Pics AMD will today launch the Radeon R9 Nano, a beefy graphics card designed to run comfortably inside tight spaces.
It's aimed at people who want to build small-case PCs fitted with mini-ITX motherboards and relatively dinky power supplies: such setups need a GPU card that can do as much as possible without overloading the PSU or kicking out too much heat for the confined space.
If you want to overclock your graphics card, or need extra grunt, AMD suggests you get an R9 Fury X because the Nano is not for you; it is deliberately under-clocked.
That's not to say the Nano is an entry-level bit of kit: it will set you back $649 (£420). It features AMD's latest graphics processor microarchitecture, Fiji, which arrived in June 2015. The 28nm silicon uses what AMD calls High Bandwidth Memory [PDF], a technology that stacks DRAM directly next to the GPU cores in the same chip package.
This tight coupling allows the graphics processor to access the HBM far faster than external GDDR5 memory, while saving space and squeezing more bandwidth per watt out of the electronics.
Earlier this week, El Reg interviewed one of the key architects of the new Fiji family of chips, so keep your eyes peeled for more on that front.
Back to the Nano: it can perform 8.19 trillion single-precision floating-point calculations a second using 64 compute units and 4,096 stream processors. It has 4GB of HBM with a 4096-bit bus that shifts 512GB/s, and supports DirectX 12, OpenGL 4.5, Vulkan, and Mantle. It has three DisplayPorts and one HDMI port that output 4K video.
Its engine clock can run up to 1GHz, although it usually runs at about 850-950MHz when playing games, we're told.
The clock is adjusted every microsecond automatically to match the workload: the idea is to run the chip at 75C during normal operation. The hardware starts hitting the brakes and throttling activity if it reaches 85C.
How the Nano will fit on your mini-ITX board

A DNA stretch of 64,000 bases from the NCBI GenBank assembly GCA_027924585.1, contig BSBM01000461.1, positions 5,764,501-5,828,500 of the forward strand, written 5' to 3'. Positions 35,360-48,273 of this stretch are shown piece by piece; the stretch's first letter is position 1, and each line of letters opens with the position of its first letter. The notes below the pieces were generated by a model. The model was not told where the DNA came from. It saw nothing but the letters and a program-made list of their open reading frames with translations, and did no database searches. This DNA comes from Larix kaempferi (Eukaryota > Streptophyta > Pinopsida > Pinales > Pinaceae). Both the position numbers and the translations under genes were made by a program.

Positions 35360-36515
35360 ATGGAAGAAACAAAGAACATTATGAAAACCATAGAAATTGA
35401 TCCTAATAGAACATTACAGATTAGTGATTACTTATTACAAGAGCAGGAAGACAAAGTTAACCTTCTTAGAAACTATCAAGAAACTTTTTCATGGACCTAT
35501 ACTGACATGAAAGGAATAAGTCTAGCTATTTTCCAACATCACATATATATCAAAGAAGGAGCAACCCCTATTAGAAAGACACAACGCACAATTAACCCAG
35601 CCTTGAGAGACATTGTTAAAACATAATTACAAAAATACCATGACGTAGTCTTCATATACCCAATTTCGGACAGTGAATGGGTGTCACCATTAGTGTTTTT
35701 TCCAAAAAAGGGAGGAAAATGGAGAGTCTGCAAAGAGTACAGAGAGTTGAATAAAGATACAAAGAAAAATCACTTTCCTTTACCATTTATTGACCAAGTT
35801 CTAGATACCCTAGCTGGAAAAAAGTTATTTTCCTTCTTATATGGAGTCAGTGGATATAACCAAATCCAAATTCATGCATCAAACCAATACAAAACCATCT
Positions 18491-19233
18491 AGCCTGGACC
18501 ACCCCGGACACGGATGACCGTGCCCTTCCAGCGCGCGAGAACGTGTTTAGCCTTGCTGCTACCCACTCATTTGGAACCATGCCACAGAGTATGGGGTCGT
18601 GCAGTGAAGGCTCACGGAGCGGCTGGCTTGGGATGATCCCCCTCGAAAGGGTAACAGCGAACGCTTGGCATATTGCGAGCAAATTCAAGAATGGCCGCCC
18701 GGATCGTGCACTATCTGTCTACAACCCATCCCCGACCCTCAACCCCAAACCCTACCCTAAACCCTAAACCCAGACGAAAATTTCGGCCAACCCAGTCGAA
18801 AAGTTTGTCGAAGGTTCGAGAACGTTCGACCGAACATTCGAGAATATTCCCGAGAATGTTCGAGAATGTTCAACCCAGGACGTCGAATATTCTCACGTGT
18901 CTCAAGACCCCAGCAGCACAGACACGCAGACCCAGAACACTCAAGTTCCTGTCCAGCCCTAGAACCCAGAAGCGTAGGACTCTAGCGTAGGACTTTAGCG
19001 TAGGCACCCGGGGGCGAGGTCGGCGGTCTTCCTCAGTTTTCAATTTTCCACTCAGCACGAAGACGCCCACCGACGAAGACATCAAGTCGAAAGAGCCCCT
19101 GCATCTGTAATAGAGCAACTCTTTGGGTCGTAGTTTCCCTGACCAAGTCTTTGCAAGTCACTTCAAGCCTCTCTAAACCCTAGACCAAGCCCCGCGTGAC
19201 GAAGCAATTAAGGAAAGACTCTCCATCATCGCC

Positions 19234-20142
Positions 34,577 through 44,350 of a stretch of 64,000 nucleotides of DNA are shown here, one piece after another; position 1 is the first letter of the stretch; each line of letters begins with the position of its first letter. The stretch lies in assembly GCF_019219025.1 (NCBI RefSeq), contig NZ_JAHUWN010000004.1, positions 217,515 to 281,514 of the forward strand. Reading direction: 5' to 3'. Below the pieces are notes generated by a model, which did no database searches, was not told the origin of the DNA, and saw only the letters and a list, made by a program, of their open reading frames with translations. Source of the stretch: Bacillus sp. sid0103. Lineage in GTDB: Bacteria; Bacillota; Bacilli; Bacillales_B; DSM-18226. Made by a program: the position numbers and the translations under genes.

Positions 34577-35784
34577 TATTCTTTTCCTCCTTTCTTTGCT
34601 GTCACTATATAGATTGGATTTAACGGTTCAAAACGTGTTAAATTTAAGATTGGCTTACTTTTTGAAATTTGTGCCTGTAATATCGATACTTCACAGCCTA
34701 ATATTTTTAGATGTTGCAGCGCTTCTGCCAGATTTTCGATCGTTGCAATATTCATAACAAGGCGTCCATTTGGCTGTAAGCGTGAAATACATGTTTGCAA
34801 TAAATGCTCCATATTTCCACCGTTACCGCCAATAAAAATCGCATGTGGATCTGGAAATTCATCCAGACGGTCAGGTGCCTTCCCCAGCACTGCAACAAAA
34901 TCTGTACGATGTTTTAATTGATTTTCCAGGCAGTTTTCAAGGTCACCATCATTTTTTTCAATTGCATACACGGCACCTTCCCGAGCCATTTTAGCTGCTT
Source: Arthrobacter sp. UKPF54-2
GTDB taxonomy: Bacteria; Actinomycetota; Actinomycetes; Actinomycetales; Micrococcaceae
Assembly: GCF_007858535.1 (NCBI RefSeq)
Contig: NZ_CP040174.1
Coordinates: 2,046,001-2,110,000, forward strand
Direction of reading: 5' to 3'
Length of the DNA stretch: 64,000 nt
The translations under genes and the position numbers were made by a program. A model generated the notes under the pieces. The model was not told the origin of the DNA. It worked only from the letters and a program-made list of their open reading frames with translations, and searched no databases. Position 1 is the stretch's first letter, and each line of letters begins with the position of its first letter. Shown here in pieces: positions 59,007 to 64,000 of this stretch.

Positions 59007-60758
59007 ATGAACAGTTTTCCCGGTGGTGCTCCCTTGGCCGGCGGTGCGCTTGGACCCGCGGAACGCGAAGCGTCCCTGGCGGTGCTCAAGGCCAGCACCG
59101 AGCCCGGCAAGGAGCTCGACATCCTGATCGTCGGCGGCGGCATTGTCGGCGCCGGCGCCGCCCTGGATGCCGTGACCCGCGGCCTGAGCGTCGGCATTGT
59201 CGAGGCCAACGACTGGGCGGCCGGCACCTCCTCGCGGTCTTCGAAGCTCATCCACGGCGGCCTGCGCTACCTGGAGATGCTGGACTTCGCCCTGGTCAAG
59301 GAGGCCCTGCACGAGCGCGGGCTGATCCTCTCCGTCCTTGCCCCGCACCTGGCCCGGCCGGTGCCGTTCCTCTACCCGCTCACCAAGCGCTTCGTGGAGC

AMD says the six-inch-long PCIe 3.0 card will consume 175W when in normal use playing games, and needs a single 8-pin power. Its heatsink runs horizontally to rush hot air out of the way: its designers didn't want vertical fins as they reckon those end up blowing half the warm air back down on the processor.
Its fan typically runs at 42dbA, including when gaming, we're told: that's about what you'd expect as background noise at night in a suburban street, not that gamers will notice while blasting the ever-loving crap out of each other and wearing headphones.
The point is that the fan and cooling hardware is designed to match the card's use. The Nano is positioned for techies who want a Fiji GPU, and all of its eight billion transistor gates, but want to squeeze it into a box that has limited space to dissipate heat and has a limited power supply. It's for case modders, gamers-who-aren't-ready-to-start-overclocking, and so on.
"It's so you can put one in a small box and make it not sound like a vacuum cleaner," one AMD exec told The Register.
AMD thinks you'll also want to put one of these in your living room media PC, but that all depends on whether or not you want to drop a few hundred quid on just the graphics card for such a setup. The chip biz is keen to stress the card has a metal shroud and black matte circuit board, should that change your mind.
Essentially, the Nano costs the same as the Fury X, has slightly less performance, and has lower power demands (175W versus 275W). Pretty simple. AMD claims the R9 Nano beats the Nvidia GTX 970 mini-ITX card when measuring in-game frame-rates at 4K resolutions: specifically The Witcher 3: Wild Hunt, Middle-earth: Shadow of Mordor, Grand Theft Auto V, Far Cry 4, Crysis 3, and Battlefield 4.
"The Fury X has 10 per cent extra performance, but you've got to pay a 50 per cent power penalty," Victor Camardo, product manager for Radeon graphics at AMD, told El Reg.
"Want to overclock a Nano? That’s basically the Fury X. If you want the most power efficient and compact card, get the Nano. If you want to push Fiji to the limit, get the Fury X.
"A 10 per cent performance difference is the difference between playing a game at 33 and 30 frames-per-second at 4K. You've got to increase the card's power for an extra three frames a second."
The Nano is due to go on sale on September 10. It will complement the R9 Fury and the R9 Fury X that hit the market in July and June 2015, and cost $549 and $649, respectively. Like the Nano, the Fury and Fury X use Fiji, aka GCN 1.2. The Furies are aimed at overclockers and other hardcore gamers. ®